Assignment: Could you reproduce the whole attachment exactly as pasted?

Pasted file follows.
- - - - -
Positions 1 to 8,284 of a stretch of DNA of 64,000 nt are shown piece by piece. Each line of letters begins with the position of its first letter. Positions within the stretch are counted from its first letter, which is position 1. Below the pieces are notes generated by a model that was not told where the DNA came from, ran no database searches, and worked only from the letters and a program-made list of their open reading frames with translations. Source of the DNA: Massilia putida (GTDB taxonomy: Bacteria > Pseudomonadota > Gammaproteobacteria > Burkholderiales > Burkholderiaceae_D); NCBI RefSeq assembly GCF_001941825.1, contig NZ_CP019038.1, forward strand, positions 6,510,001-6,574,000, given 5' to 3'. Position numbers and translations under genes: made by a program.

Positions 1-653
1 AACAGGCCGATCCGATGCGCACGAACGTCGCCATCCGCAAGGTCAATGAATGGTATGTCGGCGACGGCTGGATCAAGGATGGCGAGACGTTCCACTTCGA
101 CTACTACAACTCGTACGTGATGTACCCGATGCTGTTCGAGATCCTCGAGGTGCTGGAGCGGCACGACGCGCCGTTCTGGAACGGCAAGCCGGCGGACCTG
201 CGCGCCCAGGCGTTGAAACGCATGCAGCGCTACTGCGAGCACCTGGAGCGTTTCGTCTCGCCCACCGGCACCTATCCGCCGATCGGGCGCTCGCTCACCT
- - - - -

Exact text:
Positions 1 to 8,284 of a stretch of DNA of 64,000 nt are shown piece by piece. Each line of letters begins with the position of its first letter. Positions within the stretch are counted from its first letter, which is position 1. Below the pieces are notes generated by a model that was not told where the DNA came from, ran no database searches, and worked only from the letters and a program-made list of their open reading frames with translations. Source of the DNA: Massilia putida (GTDB taxonomy: Bacteria > Pseudomonadota > Gammaproteobacteria > Burkholderiales > Burkholderiaceae_D); NCBI RefSeq assembly GCF_001941825.1, contig NZ_CP019038.1, forward strand, positions 6,510,001-6,574,000, given 5' to 3'. Position numbers and translations under genes: made by a program.

Positions 1-653
1 AACAGGCCGATCCGATGCGCACGAACGTCGCCATCCGCAAGGTCAATGAATGGTATGTCGGCGACGGCTGGATCAAGGATGGCGAGACGTTCCACTTCGA
101 CTACTACAACTCGTACGTGATGTACCCGATGCTGTTCGAGATCCTCGAGGTGCTGGAGCGGCACGACGCGCCGTTCTGGAACGGCAAGCCGGCGGACCTG
201 CGCGCCCAGGCGTTGAAACGCATGCAGCGCTACTGCGAGCACCTGGAGCGTTTCGTCTCGCCCACCGGCACCTATCCGCCGATCGGGCGCTCGCTCACCT